Compared to previous editions, 5e characters are so resilient, with so very many tricks up their sleeves, including abilities that even deny the DM basic stuff such as making successful rolls against them, that in order to deserve a "deadly" label, you must throw insane numbers and waves of foes against them, or use severely overlevelled foes.

Since WotC haven't yet conceded their encounter guidelines can't challenge seasoned veterans for shots, there was no reason to expect any deadliness out of the module.

With one exception: insta-death traps. If there are enough ways to die with no saves or hit points to cushion your demise, and these cases aren't too trivial to anticipate and avoid, then perhaps just maybe the dungeon can deserve its reputation after all...

But sceptical is the word.

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pukunui

Adventurer
According to Mearls, it's just as deadly, but I remain skeptical ... then again, I've never played Tomb of Horrors myself, so I am probably not the best judge. I have, however, DMed enough 5e games (and played in one that went all the way up to 20th plus epic boons) to know that it's difficult for PCs to die permanently. I'm not necessarily saying this is a bad thing, either. There's a lot more that goes into the crafting of a 5e PC, so it's understandable that players wouldn't want them to die arbitrarily. But it does probably mean that Mearls is not actually correct ...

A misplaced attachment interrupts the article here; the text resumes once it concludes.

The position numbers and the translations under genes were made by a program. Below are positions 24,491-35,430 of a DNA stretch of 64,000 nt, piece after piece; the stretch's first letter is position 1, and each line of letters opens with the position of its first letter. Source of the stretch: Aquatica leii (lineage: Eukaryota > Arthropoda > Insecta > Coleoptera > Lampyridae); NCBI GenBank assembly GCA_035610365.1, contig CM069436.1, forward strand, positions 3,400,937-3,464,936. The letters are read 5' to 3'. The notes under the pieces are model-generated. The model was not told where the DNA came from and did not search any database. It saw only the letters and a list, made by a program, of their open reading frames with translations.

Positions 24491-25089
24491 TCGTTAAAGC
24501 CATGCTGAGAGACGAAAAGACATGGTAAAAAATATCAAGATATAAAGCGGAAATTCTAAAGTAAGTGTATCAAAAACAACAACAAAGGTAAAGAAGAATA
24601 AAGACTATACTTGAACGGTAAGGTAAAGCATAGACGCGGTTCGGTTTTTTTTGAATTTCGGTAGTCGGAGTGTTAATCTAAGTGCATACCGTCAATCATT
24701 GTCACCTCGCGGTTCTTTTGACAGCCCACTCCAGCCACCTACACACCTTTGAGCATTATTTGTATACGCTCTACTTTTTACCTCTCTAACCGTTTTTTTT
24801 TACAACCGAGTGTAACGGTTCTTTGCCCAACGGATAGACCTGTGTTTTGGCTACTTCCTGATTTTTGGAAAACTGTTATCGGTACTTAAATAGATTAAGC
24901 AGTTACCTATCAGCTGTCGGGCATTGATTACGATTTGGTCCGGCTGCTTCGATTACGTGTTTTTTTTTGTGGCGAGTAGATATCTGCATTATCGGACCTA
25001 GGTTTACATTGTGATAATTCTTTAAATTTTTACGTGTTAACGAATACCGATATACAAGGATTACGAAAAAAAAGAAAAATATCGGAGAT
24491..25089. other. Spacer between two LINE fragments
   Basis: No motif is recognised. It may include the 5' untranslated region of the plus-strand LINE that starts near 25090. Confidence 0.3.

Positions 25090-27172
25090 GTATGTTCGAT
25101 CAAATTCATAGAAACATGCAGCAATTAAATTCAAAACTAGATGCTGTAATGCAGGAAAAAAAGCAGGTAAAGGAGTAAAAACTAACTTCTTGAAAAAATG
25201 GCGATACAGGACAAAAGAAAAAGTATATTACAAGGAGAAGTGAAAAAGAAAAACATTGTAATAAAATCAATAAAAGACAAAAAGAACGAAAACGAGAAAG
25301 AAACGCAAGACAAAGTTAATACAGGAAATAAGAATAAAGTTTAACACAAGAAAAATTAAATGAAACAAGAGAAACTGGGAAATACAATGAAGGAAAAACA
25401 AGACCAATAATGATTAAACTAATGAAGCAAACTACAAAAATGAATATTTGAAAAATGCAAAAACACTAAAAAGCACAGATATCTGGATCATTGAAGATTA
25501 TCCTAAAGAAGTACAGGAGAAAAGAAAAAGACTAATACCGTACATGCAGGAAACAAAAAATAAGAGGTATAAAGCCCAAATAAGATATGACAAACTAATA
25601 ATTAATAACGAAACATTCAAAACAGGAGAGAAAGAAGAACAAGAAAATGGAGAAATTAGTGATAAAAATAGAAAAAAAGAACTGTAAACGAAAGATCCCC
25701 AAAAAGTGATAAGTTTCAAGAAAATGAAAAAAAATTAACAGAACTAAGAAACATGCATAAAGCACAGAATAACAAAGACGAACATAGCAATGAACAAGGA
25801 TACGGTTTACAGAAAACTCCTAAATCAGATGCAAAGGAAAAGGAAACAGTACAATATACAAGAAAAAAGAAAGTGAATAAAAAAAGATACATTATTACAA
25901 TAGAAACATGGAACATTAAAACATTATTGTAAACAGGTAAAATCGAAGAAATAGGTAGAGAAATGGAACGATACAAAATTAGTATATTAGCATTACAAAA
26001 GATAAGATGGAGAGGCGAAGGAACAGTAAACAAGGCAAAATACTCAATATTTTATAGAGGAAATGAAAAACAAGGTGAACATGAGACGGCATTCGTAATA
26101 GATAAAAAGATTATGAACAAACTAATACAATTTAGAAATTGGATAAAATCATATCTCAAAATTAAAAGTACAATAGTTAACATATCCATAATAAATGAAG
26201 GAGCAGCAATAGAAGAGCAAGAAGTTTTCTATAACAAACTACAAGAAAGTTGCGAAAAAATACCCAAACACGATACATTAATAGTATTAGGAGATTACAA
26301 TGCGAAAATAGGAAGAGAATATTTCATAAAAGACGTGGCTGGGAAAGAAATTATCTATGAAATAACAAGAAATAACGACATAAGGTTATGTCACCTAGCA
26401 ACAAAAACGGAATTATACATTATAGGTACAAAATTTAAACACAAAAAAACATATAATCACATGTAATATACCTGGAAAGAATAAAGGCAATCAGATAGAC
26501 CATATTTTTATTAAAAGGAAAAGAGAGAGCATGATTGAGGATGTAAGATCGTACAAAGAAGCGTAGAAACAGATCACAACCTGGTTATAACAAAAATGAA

Capture.JPG
 

thethain

Visitor
There are several places in tomb of horrors that will kill players. Some don't even have saves, a foolhardy character would simply die.

Really though the places are full of loot. White plume mountain has three legendary items that without the others might be considered best weapons in the game. Wave is literally 4 magic items in one. And more!

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JonnyP71

Explorer
According to Mearls, it's just as deadly, but I remain skeptical ...
You are correct to.

I had a quick browse of a copy on Saturday - only a couple of minutes - but it was enough to disappoint me.

[sblock]Example
- 1st collapsing passage - in the original it was 5d10 damage no save
- in the new one, still 5d10, but save for 1/2 damage

...crucially, 5E characters also have more hitpoints than their 1E counterparts, so 5d10 - average 27 - save 13 - barely a scratch... but 27hp damage could easily kill a Mage in 1E of around 10th-12th level.[/sblock]
 
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Onslaught

Explorer
OK. I was mostly looking at The Sunless Citadel and The Forge of Fury. The treasure values are nearly identical. There are going to be some very wealthy (and possibly overpowered) PCs coming out of those adventures!


EDIT: Nightscale's Hoard (The Forge of Fury):

3e version
6,200 sp
1,430 gp
2 garnets (20 gp each)
black pearl (50 gp)
wand of magic missiles
+2 dwarven waraxe w/ Durgeddin's mark
large steel +1 shield
potion of cure light wounds
potion of levitation

5e version
6,200 sp
1,430 gp
2 garnets (20 gp each)